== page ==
Under the CAPM and other theories, a widely held corporation should be averse only to systematic risk, correlated with other investments in the economy, not idiosyncratic risk like a CEO dying or a fire which are special to the firm and which shareholders could diversify away. Yet there do exist a number of reasons why firms might be averse to idiosyncratic risk. I'm working on a paper on one of them,and I wonder whether we economists ever think about it. I think it would come up in non-economists' minds, but I pretty quickly but I haven't seen it mentioned by economists.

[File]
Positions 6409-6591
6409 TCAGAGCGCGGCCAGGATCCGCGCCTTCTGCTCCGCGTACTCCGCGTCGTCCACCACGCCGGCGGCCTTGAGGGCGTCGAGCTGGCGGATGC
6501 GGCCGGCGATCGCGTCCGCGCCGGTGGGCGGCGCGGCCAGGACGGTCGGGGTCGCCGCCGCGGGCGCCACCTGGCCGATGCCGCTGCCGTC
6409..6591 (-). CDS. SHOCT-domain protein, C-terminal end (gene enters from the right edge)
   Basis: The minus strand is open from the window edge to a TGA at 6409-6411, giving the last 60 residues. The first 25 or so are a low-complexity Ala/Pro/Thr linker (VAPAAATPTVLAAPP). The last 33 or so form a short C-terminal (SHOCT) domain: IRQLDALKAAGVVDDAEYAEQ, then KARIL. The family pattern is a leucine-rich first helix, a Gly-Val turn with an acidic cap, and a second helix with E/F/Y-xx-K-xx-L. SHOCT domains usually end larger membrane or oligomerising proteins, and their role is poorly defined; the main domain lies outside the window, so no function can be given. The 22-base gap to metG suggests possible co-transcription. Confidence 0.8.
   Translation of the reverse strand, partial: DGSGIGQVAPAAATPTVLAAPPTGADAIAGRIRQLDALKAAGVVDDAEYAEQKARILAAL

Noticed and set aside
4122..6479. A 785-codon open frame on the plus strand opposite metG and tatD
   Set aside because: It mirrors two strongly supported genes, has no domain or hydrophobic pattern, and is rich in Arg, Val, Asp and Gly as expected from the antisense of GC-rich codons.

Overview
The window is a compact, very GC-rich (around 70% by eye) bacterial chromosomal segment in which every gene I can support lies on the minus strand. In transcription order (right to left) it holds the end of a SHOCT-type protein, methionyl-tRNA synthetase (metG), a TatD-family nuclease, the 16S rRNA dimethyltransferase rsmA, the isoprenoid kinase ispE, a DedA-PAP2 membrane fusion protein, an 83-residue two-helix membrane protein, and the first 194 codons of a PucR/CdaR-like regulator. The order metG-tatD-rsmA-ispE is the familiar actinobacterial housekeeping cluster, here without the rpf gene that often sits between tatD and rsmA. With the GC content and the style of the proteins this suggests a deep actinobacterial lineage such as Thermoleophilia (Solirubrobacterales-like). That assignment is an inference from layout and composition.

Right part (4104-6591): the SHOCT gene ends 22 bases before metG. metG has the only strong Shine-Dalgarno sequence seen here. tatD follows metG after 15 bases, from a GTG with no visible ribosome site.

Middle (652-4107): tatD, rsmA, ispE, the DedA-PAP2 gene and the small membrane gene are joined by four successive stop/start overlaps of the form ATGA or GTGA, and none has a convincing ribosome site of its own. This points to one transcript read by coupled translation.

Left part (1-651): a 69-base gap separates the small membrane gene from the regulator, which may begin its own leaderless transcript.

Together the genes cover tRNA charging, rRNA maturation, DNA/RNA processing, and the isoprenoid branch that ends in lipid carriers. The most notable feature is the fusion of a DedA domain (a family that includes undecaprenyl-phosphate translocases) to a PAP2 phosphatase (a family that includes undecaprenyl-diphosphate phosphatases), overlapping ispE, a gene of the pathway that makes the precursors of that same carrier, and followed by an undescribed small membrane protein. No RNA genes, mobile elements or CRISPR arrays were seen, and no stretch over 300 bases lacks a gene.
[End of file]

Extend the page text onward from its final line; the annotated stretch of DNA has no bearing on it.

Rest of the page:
So I am curious as to what reasons you readers think of for firms to be risk averse. Why would a firm require a higher return from a project, a policy, or a contract with more risk uncorrelated with other risks? I won't list even the four or so standard ones, because I am curious as to what might be mentioned.